Smoking Kills Good Bacteria, Paving the Way for Disease

It’s fairly safe to say that everyone is aware, in some form or fashion, that smoking is bad for you. Dentists will talk to you about the risks of mouth cancer and the staining you will undoubtedly experience. Thanks to a new study, there is another reason to avoid smoking for dental health reasons: smoking causes your body to turn against your good bacteria that you need to stay healthy, therefore leaving you more susceptible to disease.

Not all bacteria that lives in your body is harmful; in fact, your body needs the inhabiting bacteria to remain healthy and protect against disease. Smoking kills off the good bacteria that reside in your mouth, which allows pathogens to take up residence and spread. The study found that non-smokers’ mouths had a very healthy biofilm of the good bacteria, and in smokers, the biofilm was either minimal or non-existent. As therefore expected, nonsmokers’ mouths had minimal to no pathogens whereas smokers had very high levels of the disease-causing microbes.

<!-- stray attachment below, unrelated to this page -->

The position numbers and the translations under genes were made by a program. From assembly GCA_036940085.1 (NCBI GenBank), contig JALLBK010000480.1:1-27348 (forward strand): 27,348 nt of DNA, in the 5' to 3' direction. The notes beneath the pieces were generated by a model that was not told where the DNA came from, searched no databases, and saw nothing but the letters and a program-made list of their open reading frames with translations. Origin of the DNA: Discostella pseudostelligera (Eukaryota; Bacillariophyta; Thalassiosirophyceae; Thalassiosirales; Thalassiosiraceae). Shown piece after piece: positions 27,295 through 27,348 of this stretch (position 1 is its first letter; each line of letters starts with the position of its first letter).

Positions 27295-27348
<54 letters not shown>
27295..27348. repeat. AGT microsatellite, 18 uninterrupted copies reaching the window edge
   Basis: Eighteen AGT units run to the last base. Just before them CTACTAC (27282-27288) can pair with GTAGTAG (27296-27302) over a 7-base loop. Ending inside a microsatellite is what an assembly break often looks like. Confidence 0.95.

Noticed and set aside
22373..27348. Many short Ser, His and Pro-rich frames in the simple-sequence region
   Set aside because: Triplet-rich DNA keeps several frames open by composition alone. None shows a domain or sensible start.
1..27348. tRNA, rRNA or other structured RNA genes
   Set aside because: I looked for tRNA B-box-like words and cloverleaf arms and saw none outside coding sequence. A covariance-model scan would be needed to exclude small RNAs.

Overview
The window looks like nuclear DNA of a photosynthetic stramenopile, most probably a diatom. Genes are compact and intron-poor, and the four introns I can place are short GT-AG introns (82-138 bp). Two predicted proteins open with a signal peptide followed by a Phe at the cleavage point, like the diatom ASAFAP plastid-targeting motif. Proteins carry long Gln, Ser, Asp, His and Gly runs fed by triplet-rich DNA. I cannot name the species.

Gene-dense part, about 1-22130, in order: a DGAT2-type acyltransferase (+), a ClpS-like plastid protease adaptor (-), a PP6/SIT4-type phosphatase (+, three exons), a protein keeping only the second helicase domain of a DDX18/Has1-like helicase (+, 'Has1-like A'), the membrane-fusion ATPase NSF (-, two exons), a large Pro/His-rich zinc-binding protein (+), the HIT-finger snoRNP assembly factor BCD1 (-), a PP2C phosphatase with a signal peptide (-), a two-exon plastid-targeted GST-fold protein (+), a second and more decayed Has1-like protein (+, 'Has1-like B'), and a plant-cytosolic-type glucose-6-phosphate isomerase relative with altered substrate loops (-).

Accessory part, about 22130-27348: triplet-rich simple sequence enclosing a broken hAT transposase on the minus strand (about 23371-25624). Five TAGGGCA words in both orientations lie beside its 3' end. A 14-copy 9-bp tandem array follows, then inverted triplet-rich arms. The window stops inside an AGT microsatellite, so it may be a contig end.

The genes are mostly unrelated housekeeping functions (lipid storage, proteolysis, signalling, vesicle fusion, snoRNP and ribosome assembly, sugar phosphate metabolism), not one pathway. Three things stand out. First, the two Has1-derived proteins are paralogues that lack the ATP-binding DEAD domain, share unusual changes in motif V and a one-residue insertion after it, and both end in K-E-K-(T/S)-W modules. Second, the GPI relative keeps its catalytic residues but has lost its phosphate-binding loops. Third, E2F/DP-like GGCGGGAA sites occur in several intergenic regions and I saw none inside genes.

The study also found that when smoking wipes away all of the good bacteria, it takes only 24 hours for the pathogens to take over. Once the pathogens recreate the stable microbiotic environment that the mouth requires, the body starts to treat them as it would the good bacteria. As a result, if any good bacteria starts to develop, the body uses its immune system to attack and destroy the good bacteria.

This is the number one reason why gum disease is so prolific among smokers instead of non-smokers. As we have gone over before, gum disease can lead to other more serious health problems, such as heart disease and diabetes. It’s yet another bullet point that demonstrates how your dental health affects your overall health.

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